The Lawyer Africa Elite 2014 features an in-depth look at 46 leading independent firms’ strategies in 15 key sub-Saharan jurisdictions, as well as the views of in-house counsel from some of Africa’s largest companies... Read more
This year, The Lawyer’s annual ranking of the largest UK law firms by turnover is available as an interactive, digital benchmarking tool. For the first time this will allow you to manipulate each data set against the metrics of your choice.
Linklaters IP team quits for Olswang" />Olswang has taken on a star team of eight lawyers from Linklaters in Germany, doubling the size of its burgeoning Berlin office.
Linklaters German managing partner Michael Lappe told German publication Juve he regretted the departure of the team but understood the step they had taken, in light of Linklaters’ German attempt at streamlining into a corporate transactional powerhouse.
Lappe told Juve that Olswang would be a more “suitable environment” in which to continue their practice and that he expected Linklaters to continue working with the team at Olswang if the firm required media expertise on transactions.
Olswang opened in Germany’s capital in January 2007 and had focussed mainly on real estate, privatisations and PPP projects. However, building a media practice was always a strategic goal.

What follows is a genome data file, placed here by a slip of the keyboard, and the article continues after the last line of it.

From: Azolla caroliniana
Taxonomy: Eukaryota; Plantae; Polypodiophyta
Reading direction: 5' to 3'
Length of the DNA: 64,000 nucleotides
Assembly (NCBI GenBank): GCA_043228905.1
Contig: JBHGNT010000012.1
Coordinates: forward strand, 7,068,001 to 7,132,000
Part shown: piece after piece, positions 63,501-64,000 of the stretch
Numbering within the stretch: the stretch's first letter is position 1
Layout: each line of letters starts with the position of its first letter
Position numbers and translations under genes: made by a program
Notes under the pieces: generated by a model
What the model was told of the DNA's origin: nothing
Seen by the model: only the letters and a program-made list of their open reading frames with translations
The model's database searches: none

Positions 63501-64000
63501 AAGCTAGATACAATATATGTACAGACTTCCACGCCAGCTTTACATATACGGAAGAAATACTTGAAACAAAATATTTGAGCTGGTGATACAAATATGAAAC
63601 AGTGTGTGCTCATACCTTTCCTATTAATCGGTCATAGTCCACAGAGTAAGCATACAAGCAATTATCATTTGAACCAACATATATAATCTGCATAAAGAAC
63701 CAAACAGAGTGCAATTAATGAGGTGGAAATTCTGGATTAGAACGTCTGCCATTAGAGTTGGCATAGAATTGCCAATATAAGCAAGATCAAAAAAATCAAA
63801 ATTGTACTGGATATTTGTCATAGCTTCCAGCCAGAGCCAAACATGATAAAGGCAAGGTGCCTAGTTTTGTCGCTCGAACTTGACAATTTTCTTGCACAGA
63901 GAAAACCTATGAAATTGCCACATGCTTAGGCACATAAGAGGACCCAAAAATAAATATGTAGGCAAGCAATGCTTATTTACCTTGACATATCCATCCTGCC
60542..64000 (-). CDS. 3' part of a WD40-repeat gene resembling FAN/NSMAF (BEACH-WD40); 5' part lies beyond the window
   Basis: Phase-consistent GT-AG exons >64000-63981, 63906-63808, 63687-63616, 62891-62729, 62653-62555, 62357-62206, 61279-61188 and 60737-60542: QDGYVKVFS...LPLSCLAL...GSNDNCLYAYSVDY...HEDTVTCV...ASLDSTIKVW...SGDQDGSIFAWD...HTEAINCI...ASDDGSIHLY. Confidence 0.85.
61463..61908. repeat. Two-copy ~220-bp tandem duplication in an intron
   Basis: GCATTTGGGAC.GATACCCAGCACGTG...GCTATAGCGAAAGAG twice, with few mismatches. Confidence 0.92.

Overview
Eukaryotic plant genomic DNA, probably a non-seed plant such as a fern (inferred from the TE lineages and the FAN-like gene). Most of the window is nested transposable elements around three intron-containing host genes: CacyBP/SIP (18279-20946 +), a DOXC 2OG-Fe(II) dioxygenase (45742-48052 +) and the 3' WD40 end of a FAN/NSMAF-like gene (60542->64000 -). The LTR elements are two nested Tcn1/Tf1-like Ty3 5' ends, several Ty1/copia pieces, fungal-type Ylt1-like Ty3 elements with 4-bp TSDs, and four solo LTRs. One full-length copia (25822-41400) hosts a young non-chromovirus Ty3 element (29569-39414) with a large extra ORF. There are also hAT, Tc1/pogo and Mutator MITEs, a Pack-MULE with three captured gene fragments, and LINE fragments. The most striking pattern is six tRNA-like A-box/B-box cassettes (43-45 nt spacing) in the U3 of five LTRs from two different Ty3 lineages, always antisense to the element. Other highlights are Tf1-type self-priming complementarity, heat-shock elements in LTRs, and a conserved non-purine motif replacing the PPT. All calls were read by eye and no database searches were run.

The team includes the two existing Linklaters partners Stefan Lütje and Georg von Wallis from Munich and former Berlin managing associate Viola Bensinger who will also start at Olswang as partner.
They, along with many of their associates, are well-respected German IP media lawyers and recently advised the German government on the launch of the German film support fund. Lütje also advised German TV channel and media company ProSiebenSat.1 on its sale to KKR/Permira.
Linklaters has been realigning itself in Germany as a streamlined corporate transactional practice, culminating in the closure of its historic Cologne office in October 2007, opening up 25 miles down the river in Dusseldorf.
Linklaters lost around a dozen partners in the process who were said by the firm to have had “strategic differences” with the management. Many of these opened up a firm in Cologne under the name Oppenhoff & Partner, in a nod to Linklaters’ former merger partner when the firm first arrived in Germany in 2000.